Faculty & Research

Jacopo Ponticelli

Assistant Professor of Finance and Cohen and Keenoy Scholar

Phone :
1-773-702-7871
Address :
5807 South Woodlawn Avenue
Chicago, IL 60637

Jacopo Ponticelli is an applied economist that primarily studies corporate finance and development economics. His research interests include bankruptcy, contract enforcement, financial development, firm dynamics, and structural transformation.

Most of his work is focused on financial frictions faced by firms in emerging economies. His latest paper, "Court Enforcement and Firm Productivity" studies the role of the judicial system in shaping the impact of a bankruptcy reform in Brazil.

His paper on the relationship between fiscal adjustment and social unrest (co-authored with Joachim Voth) has been mentioned in The Economist, Wall Street Journal, Time Magazine, CNN, El Pais, FAZ, The Guardian, L'Expansion, The Atlantic, as well as other media outlets.

Ponticelli earned a Ph.D. in Economics (cum laude) in 2013 and a MSc. in Economics in 2008 from the Universitat Pompeu Fabra in Barcelona. He also holds a B.A. in International Relations from the Università Cattolica di Milano. Ponticelli joined Chicago Booth in 2013 as Assistant Professor of Finance.

 

2015 - 2016 Course Schedule

Number Name Quarter
35200 Corporation Finance 2016 (Winter)

REVISION: Agricultural Productivity and Structural Transformation. Evidence from Brazil
Date Posted: Jun  17, 2015
We study the effects of the adoption of new agricultural technologies on structural transformation. To guide empirical work, we present a simple model where the effect of agricultural productivity on industrial development depends on the factor bias of technical change. We test the predictions of the model by studying the introduction of genetically engineered soybean seeds in Brazil, which had heterogeneous effects on agricultural productivity across areas with different soil and weather characteristics. We find that technical change in soy production was strongly labor saving and led to industrial growth, as predicted by the model.

REVISION: Agricultural Productivity and Structural Transformation: Evidence from Brazil
Date Posted: Jun  17, 2015
We study the effects of the adoption of new agricultural technologies on structural transformation. To guide empirical work, we present a simple model where the effect of agricultural productivity on industrial development depends on the factor bias of technical change. We test the predictions of the model by studying the introduction of genetically engineered soybean seeds in Brazil, which had heterogeneous effects on agricultural productivity across areas with different soil and weather characteristics. We find that technical change in soy production was strongly labor saving and led to industrial growth, as predicted by the model.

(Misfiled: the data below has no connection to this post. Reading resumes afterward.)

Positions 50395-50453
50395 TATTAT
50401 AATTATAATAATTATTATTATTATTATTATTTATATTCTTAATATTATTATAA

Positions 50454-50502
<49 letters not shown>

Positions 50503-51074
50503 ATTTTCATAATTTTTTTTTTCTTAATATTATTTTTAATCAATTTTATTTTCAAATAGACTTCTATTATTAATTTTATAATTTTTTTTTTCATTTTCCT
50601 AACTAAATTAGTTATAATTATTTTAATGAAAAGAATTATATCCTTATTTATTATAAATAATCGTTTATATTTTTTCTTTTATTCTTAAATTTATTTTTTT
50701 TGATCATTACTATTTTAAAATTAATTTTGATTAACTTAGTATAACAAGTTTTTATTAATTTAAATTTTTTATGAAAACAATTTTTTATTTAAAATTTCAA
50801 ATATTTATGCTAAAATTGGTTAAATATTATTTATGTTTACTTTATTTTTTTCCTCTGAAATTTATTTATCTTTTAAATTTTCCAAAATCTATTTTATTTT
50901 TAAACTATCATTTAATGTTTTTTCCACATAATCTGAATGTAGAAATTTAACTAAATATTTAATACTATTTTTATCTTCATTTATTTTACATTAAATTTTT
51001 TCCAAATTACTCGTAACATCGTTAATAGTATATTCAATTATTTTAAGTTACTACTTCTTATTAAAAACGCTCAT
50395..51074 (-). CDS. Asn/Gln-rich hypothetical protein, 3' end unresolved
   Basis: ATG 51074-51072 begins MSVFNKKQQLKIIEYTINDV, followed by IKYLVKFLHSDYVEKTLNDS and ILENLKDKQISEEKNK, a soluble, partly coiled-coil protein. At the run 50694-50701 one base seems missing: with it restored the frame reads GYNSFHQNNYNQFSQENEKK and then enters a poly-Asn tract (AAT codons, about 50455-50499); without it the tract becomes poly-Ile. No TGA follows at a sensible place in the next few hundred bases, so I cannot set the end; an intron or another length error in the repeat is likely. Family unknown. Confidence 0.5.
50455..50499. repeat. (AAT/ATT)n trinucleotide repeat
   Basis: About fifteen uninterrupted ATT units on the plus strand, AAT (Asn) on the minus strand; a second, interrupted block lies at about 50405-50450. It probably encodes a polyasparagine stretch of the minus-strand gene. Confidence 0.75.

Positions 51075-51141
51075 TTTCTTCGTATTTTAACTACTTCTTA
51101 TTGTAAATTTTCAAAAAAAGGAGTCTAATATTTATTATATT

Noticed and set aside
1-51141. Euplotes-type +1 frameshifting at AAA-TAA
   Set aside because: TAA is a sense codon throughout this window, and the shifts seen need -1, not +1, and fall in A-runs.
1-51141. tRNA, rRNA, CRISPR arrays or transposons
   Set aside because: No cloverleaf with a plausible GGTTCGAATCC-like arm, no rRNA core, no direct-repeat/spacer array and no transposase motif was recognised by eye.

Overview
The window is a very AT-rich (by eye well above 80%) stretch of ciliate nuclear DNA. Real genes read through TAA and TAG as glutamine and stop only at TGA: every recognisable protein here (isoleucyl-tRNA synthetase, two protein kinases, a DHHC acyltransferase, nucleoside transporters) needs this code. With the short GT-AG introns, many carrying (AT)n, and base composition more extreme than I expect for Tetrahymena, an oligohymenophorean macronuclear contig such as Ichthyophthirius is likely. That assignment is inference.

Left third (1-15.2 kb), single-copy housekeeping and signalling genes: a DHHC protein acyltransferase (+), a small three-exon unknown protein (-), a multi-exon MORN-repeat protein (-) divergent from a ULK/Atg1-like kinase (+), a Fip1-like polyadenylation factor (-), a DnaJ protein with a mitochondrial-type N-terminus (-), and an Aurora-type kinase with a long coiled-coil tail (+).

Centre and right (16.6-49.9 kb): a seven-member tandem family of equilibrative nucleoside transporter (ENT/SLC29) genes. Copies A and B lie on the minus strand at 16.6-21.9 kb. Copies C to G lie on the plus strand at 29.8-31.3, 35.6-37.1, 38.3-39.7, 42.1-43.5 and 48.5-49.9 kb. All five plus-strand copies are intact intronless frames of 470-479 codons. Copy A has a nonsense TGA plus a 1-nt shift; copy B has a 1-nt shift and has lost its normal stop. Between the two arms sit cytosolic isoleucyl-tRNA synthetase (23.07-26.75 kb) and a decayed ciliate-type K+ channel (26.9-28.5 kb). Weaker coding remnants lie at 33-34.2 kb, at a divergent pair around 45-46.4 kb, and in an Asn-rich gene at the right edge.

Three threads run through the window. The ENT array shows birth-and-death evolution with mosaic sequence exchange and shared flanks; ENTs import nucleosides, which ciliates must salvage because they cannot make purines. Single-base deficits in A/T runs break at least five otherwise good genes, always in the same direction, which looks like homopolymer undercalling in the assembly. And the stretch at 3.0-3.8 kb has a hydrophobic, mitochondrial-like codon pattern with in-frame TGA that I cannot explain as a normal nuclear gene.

REVISION: Court Enforcement, Bank Loans and Firm Investment: Evidence from a Bankruptcy Reform in Brazil
Date Posted: Jun  17, 2015
I exploit variation in the congestion of civil courts across Brazilian municipalities, together with a bankruptcy reform increasing secured creditors' protection, to estimate the effect of enforcement on firm access to finance, investment and size. I find that firms operating in municipalities with less congested courts experienced larger increase in the use of secured loans, as well as a larger increase in investment and value of output in the years following the reform. To establish the direction of causality I use an instrumental variable strategy and focus on differences in court congestion across otherwise similar neighboring municipalities located across judicial district borders within the same state. Together, the evidence suggests that differences in court enforcement affect the impact of financial reform in developing countries.

REVISION: Court Enforcement, Bank Loans and Firm Investment: Evidence from a Bankruptcy Reform in Brazil
Date Posted: Jun  17, 2015
I exploit variation in the congestion of civil courts across Brazilian municipalities, together with a bankruptcy reform increasing secured creditors' protection, to estimate the effect of enforcement on firm access to finance, investment and size. I find that firms operating in municipalities with less congested courts experienced larger increase in the use of secured loans, as well as a larger increase in investment and value of output in the years following the reform. To establish the direction of causality I use an instrumental variable strategy and focus on differences in court congestion across otherwise similar neighboring municipalities located across judicial district borders within the same state. Together, the evidence suggests that differences in court enforcement affect the impact of financial reform in developing countries.

REVISION: Austerity and Anarchy: Budget Cuts and Social Unrest in Europe, 1919-2008
Date Posted: Dec  06, 2011
Does fiscal consolidation lead to social unrest? Using cross-country evidence for the period 1919 to 2008, we examine the extent to which societies become unstable after budget cuts. The results show a clear correlation between fiscal retrenchment and instability. We test if the relationship simply reflects economic downturns, and conclude that this is not the case. While autocracies and democracies show a broadly similar responses to budget cuts, countries with more constraints on the executive